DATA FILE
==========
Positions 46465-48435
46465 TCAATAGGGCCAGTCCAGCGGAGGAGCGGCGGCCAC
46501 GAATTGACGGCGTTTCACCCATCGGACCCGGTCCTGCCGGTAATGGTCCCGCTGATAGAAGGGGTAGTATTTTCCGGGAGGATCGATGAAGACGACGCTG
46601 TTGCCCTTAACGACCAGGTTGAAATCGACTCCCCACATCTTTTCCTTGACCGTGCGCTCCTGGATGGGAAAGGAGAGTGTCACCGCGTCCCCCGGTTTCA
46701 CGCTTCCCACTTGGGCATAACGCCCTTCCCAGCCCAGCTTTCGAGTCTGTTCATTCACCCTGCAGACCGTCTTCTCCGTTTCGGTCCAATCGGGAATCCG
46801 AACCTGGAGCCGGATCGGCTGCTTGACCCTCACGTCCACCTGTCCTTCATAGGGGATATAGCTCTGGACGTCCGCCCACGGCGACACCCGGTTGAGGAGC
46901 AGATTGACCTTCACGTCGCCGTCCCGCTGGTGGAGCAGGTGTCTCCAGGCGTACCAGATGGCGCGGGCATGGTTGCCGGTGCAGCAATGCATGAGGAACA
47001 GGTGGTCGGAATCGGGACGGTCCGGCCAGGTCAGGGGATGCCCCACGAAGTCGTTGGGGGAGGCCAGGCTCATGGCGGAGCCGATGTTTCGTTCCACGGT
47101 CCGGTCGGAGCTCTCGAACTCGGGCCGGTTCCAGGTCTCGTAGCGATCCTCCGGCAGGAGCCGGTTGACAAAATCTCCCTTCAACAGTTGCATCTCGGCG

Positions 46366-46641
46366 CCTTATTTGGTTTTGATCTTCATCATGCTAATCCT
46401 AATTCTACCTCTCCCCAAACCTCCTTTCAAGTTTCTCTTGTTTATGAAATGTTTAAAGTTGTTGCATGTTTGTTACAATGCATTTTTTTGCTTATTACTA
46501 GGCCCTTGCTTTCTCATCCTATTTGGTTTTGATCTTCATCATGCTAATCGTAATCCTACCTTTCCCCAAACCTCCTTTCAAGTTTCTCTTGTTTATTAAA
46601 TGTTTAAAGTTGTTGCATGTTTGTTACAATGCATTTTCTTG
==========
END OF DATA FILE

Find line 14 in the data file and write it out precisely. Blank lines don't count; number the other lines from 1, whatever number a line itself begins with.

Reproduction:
46601 TGTTTAAAGTTGTTGCATGTTTGTTACAATGCATTTTCTTG